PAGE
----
“What for is the gold?” he says to the stranger.
“The manager acquired it in payment for a loan, from a pianist. Some Vegas act.”
“Liberace?” Jimmy gasped.
“Some Italian. You wanna try the veal?”
Jimmy says he’ll take a little asparagus, with unsalted butter, and sits down to try the piano. It gleams under his fingertips. The piano stirs as his fingers move from key to key and knows where he is going. “I like it here,” Jimmy says, “but how will the piano sound if I play bad?”
“Try the asparagus,” the stranger says, holding up a plate steaming with greens and a little pat of yellow. Jimmy bites. He moans. “The best girl I ever had in high school - Debbie Rippenbach, when she kissed me in her father’s car after the high school prom - never warmed me to the bottom of my heart like that does.”
“You should try the steak.”
Jimmy says could he play a couple of songs. Would anybody mind?
“Hey,” the guy says, “make yourself at home.” Jimmy plays till half past nine.
“Omigod,” he says, “is that the time?” catching sight of a waiter’s wrist as it brings him another plate of greens, with just a little mozzarella grated over the top. “Leo will kill me.”
“Relax about Leo,” the stranger says, “Worry about the House Rules.”
The sign when they show it to him on the underside of the piano where he’d been playing, shows gold letters on a silver plate screwed into the polished wood. It says:
“1) Whoever plays this piano owns it. You have all the luck.
2) You can only play this piano and live if you play like an angel.”
It was unsigned.
“This is a joke, right?” Jimmy says.
The stranger shakes his long head like a horse.
“But the notice - who put it there?”
“The manager, it’s his piano.”
“But I thought he got it off...?”
“It was his before it went to Liberace. It was his ...first.”
“How can you always play well?” Jimmy said to the stranger. “It’s a joke, right?”
“No joke,” the man said and he straightened up and gave Jimmy his hand. “That’s a hell of a piano you’ve got there,” he said, pumping Jimmy’s hand like it had water at the other end, then he disappeared behind a waiter serving aubergines.
“Wait,” Jimmy said, but he was gone. When Jimmy rose an hour later the bouncers at the door asked him where he’d like the piano delivered.
“That’s ok,” he said, “I’ll come play it tomorrow.”
“Oh no Sir,” the bouncer said, “I’m afraid you either stay the night or the piano will have to be delivered to your place. Do you live in the tri-State area?”
“I’ll stay the night.” He reached out his hand and was given a set of keys.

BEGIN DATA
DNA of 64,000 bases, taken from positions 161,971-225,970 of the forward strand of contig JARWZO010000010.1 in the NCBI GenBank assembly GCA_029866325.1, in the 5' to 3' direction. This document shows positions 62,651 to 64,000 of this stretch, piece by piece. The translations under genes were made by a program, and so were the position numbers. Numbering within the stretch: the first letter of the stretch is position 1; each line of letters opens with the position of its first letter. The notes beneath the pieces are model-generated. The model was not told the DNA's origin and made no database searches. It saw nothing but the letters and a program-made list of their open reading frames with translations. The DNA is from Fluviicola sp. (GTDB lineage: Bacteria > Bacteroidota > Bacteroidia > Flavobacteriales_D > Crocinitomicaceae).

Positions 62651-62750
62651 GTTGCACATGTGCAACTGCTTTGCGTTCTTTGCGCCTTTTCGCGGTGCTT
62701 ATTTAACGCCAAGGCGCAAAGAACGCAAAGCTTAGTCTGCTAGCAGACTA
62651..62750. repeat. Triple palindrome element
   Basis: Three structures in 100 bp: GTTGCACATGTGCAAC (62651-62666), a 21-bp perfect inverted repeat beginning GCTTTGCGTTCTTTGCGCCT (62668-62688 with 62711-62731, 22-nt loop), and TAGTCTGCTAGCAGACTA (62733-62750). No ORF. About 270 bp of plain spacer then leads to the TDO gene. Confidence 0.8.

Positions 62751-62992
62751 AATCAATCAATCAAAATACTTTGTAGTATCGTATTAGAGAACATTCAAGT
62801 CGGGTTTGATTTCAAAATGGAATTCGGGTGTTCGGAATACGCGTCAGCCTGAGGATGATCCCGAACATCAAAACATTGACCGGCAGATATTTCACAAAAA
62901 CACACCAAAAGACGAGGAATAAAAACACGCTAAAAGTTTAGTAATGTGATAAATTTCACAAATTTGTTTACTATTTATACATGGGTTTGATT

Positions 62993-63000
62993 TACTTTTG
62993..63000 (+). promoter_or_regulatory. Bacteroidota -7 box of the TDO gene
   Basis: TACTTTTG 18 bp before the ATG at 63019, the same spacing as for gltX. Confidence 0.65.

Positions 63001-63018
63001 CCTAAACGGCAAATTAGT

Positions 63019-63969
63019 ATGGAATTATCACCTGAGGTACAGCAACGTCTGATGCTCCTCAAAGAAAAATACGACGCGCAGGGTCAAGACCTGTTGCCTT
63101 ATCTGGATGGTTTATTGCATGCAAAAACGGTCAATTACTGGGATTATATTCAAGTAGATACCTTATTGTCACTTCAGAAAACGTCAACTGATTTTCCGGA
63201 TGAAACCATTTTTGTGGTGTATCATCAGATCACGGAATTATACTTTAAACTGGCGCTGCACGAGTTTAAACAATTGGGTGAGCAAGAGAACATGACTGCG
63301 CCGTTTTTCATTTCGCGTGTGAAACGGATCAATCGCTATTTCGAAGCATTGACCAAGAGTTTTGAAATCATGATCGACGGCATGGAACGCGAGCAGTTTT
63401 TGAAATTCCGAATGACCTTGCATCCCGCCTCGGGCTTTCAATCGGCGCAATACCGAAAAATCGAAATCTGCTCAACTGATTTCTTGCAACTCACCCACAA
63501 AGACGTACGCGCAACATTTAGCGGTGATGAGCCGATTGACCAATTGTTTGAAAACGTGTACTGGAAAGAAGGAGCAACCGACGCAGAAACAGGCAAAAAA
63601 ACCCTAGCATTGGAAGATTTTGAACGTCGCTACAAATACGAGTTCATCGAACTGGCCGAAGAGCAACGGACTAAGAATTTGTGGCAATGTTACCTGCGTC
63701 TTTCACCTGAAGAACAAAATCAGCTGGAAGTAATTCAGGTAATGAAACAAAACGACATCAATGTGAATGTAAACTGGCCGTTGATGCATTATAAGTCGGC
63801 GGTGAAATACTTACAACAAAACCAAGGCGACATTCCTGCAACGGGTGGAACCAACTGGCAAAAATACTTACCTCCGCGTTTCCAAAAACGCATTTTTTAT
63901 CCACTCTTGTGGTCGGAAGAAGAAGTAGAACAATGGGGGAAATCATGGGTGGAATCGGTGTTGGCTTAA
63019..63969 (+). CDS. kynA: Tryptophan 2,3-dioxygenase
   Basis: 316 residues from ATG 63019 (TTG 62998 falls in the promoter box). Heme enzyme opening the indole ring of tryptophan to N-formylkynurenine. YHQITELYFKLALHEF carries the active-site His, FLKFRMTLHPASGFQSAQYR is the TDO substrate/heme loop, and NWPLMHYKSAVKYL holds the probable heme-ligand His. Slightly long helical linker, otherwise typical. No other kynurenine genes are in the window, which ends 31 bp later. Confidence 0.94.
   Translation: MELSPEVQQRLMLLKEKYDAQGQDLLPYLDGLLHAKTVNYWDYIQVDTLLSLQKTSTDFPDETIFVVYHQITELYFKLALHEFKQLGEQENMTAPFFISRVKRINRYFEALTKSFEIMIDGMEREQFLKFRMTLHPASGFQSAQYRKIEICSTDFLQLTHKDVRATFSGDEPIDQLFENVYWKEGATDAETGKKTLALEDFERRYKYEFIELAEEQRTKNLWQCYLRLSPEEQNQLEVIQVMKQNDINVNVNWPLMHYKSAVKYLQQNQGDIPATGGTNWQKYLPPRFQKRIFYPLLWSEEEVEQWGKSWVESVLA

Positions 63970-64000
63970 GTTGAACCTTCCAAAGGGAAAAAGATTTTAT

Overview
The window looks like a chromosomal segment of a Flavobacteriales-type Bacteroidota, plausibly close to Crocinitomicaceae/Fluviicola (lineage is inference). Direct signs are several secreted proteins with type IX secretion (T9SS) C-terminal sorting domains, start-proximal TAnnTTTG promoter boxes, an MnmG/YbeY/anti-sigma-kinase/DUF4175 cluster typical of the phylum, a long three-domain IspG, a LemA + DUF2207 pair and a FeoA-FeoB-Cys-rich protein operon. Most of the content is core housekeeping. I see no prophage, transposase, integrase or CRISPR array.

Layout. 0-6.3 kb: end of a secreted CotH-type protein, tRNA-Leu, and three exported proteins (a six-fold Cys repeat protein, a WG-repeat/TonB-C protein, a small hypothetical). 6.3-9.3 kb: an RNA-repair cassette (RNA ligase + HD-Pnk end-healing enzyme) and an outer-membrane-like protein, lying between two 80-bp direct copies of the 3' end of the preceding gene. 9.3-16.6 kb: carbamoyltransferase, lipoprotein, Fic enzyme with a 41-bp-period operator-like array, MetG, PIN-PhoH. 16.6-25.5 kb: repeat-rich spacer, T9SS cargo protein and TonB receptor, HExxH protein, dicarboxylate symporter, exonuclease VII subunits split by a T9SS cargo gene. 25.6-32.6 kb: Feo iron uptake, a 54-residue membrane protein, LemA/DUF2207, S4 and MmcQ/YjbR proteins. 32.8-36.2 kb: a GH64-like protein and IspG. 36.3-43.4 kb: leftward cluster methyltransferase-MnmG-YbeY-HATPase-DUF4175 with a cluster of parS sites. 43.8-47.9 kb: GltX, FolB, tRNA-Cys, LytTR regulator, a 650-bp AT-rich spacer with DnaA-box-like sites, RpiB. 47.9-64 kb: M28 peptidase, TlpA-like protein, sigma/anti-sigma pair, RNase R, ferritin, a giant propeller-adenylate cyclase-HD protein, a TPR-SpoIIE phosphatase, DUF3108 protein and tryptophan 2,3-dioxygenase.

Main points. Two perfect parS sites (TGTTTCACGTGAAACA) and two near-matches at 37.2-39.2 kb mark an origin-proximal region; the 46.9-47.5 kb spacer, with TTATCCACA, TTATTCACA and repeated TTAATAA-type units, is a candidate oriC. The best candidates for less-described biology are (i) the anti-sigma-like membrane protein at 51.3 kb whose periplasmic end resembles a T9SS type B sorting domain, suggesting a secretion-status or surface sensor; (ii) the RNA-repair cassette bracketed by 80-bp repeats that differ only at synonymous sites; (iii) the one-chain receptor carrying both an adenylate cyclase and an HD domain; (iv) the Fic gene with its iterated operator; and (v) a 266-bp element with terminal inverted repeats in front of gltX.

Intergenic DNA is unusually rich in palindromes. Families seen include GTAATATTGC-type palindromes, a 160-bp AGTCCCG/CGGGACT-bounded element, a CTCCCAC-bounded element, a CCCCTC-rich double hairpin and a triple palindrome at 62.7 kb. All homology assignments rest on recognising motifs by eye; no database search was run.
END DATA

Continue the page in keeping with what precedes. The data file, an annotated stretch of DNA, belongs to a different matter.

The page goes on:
Mornings Jimmy would play for fun. Light stuff. Show tunes. While the cleaners had coffee and kitchen staff ate lunch before starting work. Afternoons he’d try to stay off the piano. He’d eke out his dry steak and potatoes in sauce Hollandaise for an hour, then try a drink but his heart wasn’t in it. Thing was, he was waiting for night. Then the piano playing was in earnest and people came. And so far he’d been playing good, his better angel had been with him. But...
The bad days, when they used to come at the old place - were usually preceded by a heavy bout of drinking. That was usually preceded by an excessively long run of good nights on the piano. It was whenever he’d played a long run of superb nights that he’d get himself plastered and kill it. He couldn’t bear to look at himself in the mirror anymore, he was so damn shiny. Only here that couldn’t be. First off, he was too scared. Those rules. Then there was the small problem of getting plastered. When he had had a glass of wine - only the best, the house’s best vintage from the cellar’s murkiest depths, he’d grin, get a little high, crack witty - but no-one would get into a fight, no-one would think he was trying to steal their girl. He just kept playing, better and longer than he had ever played in his life - and it was starting to make him sick.
First there were liver spots on his fingers, but he wrote that off as too much drinking and cut back. Then he did notice, in the mirror by the door of the hotel suite the manager had given him, that his temple hair was thinner and one or two strands strayed white. He wasn’t distinguished like a mature man; it was white. His temples turned white as the tablecloths.
He asked the manager if he could see a doctor. That is, he wrote a note to be passed by the maitre d’ to the manager, when he came in. (He’d never met him, never even seen him.) Word came back: no doctor, more food, more drink. Jimmy must play and live, like a prince. Jimmy considered rubbing boot polish over his ears.